Lego Lord of the Rings
“It’s absolutely stunning, and if you’re a fan of the films, then it really is an absolute must buy.”
Review of Lego Lord of the Rings Video Game.
I’ve been trying to crack on with Lego Lord of the Rings and it’s a difficult game to review indeed.
It’s at the same time one of the most beautifully realised games I’ve ever encountered, while being the most frustrating and irksome game ever.
The game is just the same as all the other Lego games. If you’ve played one before, you’ve played this one. Levels that you play through with set characters so you can get to the end, then you can trade in Lego “studs”to buy characters that allow more of that level to be unlocked on a replay in free play mode (where you pick the a range of characters to go into the level with you). Or you can play through the game and unlock different characters.
There are groups of “character skills”, and some puzzles require different character skills. So Gollum can climb fish bone walls nobody else can. Until you’ve unlocked Gollum, and areas that are beyond a fish bone wall are off limits. So you play back through the levels on free play with extra characters and skills to help you complete it 100%.
So far, so similar. The biggest difference is the “hub world”. Usually, between levels, you are placed in a hub world that lets you got and buy characters or unlocks, or pick levels to play through again, or assemble models you pick the bits up to, buy character costumes, etc, etc, etc. In Lego Lord of the Rings, the hub world is the entire of Middle Earth. So you can make your way right across the map without doing a level. Then there are additional missions and hidden areas to unlock in the world too, creating a fantastic, puzzle filled open world between levels.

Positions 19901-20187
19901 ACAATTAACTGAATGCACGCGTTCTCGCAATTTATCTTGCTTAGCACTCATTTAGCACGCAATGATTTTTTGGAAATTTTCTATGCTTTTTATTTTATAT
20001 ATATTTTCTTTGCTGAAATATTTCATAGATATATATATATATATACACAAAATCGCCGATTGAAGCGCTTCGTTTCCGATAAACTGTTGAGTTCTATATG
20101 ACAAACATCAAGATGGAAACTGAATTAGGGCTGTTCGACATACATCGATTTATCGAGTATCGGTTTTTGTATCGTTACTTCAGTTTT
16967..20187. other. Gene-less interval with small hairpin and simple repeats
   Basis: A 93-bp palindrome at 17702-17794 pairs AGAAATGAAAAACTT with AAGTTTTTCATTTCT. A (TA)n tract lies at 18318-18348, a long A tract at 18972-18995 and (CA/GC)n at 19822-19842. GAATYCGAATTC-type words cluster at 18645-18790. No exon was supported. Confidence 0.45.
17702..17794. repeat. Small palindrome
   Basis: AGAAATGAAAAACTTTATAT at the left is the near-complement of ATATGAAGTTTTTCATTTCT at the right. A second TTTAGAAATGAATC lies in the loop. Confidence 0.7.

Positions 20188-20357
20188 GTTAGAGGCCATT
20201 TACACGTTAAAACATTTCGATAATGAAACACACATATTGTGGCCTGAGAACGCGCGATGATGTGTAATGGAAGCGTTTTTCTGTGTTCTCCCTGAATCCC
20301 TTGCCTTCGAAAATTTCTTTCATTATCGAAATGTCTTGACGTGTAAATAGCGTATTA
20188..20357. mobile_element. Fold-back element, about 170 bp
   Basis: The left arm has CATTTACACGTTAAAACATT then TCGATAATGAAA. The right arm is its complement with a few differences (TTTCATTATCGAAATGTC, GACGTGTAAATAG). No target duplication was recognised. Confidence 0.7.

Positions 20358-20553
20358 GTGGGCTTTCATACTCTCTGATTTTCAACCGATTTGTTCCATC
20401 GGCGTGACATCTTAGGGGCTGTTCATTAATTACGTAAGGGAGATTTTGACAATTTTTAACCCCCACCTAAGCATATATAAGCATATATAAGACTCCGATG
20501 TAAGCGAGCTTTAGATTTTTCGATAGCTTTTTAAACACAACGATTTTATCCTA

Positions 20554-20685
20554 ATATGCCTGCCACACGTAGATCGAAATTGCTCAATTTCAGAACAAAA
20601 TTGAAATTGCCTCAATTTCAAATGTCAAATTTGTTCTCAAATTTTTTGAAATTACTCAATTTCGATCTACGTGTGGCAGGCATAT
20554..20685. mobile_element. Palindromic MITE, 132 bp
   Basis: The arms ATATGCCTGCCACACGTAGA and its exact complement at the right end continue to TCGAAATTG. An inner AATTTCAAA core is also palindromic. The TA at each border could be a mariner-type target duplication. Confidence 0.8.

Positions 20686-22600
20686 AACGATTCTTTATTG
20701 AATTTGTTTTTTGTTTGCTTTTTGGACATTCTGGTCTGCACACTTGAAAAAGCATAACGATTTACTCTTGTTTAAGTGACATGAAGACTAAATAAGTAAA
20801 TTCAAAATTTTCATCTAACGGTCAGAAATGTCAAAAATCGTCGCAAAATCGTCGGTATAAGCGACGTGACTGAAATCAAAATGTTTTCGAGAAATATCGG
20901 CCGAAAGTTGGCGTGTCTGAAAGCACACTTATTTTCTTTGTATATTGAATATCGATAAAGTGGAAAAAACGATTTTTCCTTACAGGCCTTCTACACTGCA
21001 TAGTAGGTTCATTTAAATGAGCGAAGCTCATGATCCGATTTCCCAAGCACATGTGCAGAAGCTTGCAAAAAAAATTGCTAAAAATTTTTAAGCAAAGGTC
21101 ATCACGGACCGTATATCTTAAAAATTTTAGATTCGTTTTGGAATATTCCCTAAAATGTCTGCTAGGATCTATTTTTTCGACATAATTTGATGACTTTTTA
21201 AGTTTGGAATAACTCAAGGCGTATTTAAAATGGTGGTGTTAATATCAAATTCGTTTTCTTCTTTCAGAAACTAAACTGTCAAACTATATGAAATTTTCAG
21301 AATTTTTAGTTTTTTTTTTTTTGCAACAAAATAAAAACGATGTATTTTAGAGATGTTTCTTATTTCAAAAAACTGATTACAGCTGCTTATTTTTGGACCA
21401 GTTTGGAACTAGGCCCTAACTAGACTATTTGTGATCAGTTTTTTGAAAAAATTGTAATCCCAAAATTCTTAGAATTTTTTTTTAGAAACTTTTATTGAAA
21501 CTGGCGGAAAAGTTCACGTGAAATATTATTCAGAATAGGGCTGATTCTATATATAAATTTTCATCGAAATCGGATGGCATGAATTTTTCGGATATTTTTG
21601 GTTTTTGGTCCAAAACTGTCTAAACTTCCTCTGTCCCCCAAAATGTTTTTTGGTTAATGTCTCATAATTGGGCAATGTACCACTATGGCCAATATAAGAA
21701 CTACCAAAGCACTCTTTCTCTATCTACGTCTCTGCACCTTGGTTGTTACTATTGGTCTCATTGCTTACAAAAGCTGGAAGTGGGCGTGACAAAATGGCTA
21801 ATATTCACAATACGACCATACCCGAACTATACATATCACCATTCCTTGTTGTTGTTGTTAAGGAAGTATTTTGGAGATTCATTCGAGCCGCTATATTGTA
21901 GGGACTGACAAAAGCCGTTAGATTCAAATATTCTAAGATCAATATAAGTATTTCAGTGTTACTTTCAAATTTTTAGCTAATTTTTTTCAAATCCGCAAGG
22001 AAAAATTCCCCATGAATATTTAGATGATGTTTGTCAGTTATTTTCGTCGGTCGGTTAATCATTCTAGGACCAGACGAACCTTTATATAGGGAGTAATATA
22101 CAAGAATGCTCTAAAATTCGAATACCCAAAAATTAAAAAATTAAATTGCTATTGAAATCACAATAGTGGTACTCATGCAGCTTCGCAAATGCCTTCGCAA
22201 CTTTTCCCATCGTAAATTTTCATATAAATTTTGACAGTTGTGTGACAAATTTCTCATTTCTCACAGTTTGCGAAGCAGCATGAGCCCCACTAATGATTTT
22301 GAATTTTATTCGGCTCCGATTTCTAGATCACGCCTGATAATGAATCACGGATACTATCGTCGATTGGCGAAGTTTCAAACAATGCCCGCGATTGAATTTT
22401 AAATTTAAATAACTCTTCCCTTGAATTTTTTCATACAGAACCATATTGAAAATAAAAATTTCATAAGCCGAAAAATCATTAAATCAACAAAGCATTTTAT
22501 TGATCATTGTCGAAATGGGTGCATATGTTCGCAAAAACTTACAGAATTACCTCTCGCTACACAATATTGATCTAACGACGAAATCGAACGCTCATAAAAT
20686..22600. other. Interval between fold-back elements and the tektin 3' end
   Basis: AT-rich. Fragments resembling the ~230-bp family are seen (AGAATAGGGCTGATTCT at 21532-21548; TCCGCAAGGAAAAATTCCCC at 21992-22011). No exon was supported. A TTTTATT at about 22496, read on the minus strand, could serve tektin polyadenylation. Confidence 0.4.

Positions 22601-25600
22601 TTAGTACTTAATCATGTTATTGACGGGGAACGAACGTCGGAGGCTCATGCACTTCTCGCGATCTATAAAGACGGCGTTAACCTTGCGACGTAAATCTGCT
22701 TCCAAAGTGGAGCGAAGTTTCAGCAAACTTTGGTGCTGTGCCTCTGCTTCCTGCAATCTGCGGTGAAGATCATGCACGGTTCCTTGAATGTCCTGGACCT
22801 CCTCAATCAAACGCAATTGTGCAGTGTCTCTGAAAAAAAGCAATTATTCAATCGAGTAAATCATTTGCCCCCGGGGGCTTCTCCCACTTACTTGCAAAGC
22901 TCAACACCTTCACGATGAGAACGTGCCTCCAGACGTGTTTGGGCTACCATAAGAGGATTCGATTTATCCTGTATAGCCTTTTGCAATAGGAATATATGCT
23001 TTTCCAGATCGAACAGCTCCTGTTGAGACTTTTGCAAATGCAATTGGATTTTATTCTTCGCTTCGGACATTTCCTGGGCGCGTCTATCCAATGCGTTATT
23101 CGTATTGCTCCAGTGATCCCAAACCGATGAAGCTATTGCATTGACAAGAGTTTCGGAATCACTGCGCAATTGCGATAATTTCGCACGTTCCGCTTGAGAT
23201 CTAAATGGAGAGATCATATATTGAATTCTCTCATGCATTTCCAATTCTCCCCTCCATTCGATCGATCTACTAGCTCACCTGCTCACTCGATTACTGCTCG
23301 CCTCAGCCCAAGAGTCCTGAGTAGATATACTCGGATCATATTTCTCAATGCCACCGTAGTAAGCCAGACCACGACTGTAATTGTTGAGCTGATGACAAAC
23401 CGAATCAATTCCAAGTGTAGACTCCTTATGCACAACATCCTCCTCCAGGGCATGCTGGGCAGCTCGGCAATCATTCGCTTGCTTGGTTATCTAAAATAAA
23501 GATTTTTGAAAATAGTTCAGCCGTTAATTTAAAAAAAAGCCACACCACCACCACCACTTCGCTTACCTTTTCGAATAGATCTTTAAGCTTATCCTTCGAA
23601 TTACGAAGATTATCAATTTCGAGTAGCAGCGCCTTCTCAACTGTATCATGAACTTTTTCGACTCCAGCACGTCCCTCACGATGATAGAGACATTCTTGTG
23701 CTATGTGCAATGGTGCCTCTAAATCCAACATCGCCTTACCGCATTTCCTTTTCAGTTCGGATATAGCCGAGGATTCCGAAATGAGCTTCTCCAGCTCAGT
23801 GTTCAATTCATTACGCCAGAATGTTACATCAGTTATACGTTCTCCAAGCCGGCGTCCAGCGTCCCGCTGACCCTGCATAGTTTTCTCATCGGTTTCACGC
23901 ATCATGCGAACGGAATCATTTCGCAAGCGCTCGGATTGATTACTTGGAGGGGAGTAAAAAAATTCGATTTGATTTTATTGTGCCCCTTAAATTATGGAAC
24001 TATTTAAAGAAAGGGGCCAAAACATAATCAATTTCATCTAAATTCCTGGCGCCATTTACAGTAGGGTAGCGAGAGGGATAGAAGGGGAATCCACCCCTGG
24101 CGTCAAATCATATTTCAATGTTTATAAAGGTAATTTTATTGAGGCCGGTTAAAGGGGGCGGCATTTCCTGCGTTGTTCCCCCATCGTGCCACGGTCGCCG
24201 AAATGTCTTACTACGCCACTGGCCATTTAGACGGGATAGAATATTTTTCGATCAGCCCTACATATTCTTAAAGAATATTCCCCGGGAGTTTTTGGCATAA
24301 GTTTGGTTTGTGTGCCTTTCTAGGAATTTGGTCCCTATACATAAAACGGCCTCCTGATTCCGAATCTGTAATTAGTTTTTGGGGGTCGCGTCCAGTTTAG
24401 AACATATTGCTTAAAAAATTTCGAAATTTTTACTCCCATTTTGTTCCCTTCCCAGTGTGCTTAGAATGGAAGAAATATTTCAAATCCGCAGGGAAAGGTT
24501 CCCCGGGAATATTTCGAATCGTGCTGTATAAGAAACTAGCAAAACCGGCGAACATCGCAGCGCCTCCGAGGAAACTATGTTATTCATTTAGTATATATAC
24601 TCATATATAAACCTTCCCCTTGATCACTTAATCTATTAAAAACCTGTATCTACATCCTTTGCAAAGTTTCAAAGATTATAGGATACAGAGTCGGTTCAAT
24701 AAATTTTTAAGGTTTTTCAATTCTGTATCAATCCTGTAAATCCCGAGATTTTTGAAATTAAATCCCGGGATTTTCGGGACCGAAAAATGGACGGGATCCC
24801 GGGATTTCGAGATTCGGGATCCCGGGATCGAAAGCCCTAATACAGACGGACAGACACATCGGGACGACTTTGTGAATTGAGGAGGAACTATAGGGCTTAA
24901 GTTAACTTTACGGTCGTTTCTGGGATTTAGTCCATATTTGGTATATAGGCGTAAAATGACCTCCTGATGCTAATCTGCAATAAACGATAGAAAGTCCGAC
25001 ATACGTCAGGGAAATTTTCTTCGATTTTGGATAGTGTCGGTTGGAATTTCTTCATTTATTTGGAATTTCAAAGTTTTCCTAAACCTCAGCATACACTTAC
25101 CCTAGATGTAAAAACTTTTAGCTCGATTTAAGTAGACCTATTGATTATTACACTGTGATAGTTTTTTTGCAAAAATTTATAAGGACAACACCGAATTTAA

It’s certainly an obsessive compulsive’s dream too. There’s so much to hunt down and collect. So much to find, discover and rows upon rows of items and characters to fill in. By picking up Mithrill blocks for instance (awarded for all kinds of deeds), you can go to a smithy to have them made into special items. To get all the items made, you need to find the plans for the items. So it’s a constant game of hunting for everything.
It’s not just an astounding scale for a Lego game, but it’s also a gorgeous and accurate portrayal of the world created in the three films. Everything is there and recognisable. It’s absolutely stunning, and if you’re a fan of the films, then it really is an absolute must buy.
The cut scenes too are the best yet in a Lego game. They’ve always been good, with very subtle and silly humour, but now they’ve taken voice samples from the film, so they’re completely authentic and they work so well.
With multiplayer (sadly, no network play, local only) the levels sometimes really come to life with split screen. You may have the player on the left battling the Balrog as Gandalf, while the right hand player lays out traps to catch Gollum. It’s a fantastic cinematic experience in the middle of the game – very clever stuff – but will probably cause arguments over who gets to do the fun stuff.
So far, so fantastic.
Then you get to the actual game mechanics and similar problems that have plagued the series since the very first, rear their heads here again.